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The Jacobite (steam train)

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The Jacobite
The Jacobite arriving at Mallaig railway station
Overview
First service1984 (1984)
Current operator(s)West Coast Railways
Route
TerminiFort William
Mallaig
StopsGlenfinnan
Distance travelled41 mi (66 km)
Average journey time6 hours[1]
Service frequency2 round trip services per day from April through October
Line(s) usedWest Highland Line
Technical
Rolling stockMark I carriages
The Jacobite approaching Beasdale station

The Jacobite is a steam locomotive-hauled tourist train service that operates over part of the West Highland Line in Scotland. It has been operating under various names and with different operators every summer since 1984. It has played an important role in sustaining a scenic route.

History

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The Mallaig Extension of the West Highland Line opened in 1901 and was operated by the North British Railway. It was intended to help open up this rural and remote part of the Scottish Atlantic coast, and the building of the line was heavily subsidised by the British Government. It became part of the London and North Eastern Railway at the Grouping in 1923, and British Railways at Nationalisation in 1948.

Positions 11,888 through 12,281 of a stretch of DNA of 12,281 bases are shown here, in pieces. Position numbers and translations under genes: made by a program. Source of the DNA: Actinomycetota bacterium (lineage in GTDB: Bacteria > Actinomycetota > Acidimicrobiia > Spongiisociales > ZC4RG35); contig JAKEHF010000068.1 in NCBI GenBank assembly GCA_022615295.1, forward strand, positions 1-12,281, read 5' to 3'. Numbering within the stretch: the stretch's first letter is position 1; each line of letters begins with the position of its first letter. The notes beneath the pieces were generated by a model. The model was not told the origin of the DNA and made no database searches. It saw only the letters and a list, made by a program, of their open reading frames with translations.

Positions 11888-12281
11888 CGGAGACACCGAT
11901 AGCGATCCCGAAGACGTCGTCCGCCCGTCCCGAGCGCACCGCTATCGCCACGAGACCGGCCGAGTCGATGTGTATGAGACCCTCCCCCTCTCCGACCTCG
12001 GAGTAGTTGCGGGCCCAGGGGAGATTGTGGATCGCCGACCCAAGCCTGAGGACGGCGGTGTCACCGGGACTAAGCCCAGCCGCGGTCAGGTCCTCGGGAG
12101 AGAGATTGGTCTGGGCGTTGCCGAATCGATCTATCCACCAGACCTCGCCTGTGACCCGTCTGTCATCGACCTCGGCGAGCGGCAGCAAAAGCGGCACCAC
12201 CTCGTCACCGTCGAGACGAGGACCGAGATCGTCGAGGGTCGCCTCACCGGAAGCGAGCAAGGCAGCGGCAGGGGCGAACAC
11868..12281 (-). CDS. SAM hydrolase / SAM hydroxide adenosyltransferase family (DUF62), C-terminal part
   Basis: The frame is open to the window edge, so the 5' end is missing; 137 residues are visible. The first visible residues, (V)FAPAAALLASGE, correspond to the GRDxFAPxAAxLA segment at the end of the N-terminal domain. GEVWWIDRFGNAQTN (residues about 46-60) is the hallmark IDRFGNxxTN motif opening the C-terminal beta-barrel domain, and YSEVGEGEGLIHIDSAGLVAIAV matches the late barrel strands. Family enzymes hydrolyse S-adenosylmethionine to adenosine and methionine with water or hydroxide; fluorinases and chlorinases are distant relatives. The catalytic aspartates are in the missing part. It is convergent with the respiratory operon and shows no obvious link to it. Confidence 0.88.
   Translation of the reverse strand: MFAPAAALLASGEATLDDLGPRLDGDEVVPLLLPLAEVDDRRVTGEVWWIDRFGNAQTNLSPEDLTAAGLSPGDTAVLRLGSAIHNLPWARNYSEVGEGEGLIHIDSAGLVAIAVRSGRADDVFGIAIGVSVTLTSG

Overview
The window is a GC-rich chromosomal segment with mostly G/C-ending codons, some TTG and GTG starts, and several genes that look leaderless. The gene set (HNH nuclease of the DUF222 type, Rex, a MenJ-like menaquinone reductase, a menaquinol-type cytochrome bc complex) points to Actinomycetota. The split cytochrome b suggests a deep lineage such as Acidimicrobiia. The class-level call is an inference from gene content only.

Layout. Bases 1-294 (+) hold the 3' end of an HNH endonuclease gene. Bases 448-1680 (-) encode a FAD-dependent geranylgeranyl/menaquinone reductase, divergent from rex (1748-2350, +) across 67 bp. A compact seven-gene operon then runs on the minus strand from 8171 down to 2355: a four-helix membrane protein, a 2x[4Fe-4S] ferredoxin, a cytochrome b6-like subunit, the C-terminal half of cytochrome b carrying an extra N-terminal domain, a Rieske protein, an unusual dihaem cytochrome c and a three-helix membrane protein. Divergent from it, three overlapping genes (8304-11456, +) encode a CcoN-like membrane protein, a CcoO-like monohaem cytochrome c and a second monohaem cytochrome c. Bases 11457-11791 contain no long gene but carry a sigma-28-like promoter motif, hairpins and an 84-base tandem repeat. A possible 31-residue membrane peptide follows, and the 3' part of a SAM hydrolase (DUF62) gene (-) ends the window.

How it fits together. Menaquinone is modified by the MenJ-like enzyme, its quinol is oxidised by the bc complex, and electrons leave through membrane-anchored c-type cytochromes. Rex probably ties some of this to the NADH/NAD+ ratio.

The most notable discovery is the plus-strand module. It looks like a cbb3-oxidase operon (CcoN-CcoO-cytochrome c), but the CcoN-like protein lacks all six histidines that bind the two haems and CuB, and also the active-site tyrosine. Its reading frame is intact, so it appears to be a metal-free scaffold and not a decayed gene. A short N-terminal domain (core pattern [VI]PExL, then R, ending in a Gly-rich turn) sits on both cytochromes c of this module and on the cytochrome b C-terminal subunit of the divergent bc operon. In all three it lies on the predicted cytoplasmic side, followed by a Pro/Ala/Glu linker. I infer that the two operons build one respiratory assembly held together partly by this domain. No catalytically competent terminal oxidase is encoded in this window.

Regular steam services over the West Highland Line were withdrawn in 1967, in line with the British Rail Modernisation Plan which outlined the replacement of all steam locomotives with more efficient and reliable diesel locomotives.

In 1984, ScotRail re-introduced a steam-hauled service over part of the line, in an effort to encourage tourism and boost income on the heavily subsidised line. Called the West Highlander, it proved successful and continued in subsequent years. It was later renamed The Lochaber.

The Jacobite at Fort William station

In 1995 following the privatisation of British Rail, the operating licence for the West Highlander trains was granted to West Coast Railways (WCR), and they began operating the service that summer under the new name of The Jacobite (after the historic Jacobite political movement which has many local connections).[2]